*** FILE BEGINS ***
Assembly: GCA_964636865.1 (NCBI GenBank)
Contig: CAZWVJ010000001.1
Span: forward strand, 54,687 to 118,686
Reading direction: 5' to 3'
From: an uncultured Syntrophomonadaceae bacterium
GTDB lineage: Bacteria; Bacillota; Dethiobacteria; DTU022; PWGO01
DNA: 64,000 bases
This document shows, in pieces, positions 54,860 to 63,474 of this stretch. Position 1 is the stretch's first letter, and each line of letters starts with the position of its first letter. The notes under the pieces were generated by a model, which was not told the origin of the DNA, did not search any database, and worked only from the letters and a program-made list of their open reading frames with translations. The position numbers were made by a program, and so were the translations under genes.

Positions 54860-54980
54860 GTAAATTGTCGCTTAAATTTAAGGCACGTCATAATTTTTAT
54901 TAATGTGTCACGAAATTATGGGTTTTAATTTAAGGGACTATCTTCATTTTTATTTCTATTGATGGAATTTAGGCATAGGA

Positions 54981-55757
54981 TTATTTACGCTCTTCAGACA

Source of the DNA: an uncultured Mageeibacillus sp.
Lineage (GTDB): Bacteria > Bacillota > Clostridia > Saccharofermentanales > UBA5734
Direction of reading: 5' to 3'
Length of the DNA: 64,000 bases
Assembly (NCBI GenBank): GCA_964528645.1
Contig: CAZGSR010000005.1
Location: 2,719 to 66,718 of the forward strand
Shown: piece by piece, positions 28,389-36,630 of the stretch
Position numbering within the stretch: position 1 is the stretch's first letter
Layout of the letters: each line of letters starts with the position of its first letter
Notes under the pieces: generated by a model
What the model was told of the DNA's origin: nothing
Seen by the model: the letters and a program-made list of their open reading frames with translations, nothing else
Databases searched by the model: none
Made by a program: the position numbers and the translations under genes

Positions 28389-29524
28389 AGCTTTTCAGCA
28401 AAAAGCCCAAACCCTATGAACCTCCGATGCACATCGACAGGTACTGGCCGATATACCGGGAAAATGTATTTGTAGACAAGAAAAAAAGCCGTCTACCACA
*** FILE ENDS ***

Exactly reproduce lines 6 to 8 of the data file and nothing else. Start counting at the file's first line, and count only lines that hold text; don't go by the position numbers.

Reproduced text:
GTDB lineage: Bacteria; Bacillota; Dethiobacteria; DTU022; PWGO01
DNA: 64,000 bases
This document shows, in pieces, positions 54,860 to 63,474 of this stretch. Position 1 is the stretch's first letter, and each line of letters starts with the position of its first letter. The notes under the pieces were generated by a model, which was not told the origin of the DNA, did not search any database, and worked only from the letters and a program-made list of their open reading frames with translations. The position numbers were made by a program, and so were the translations under genes.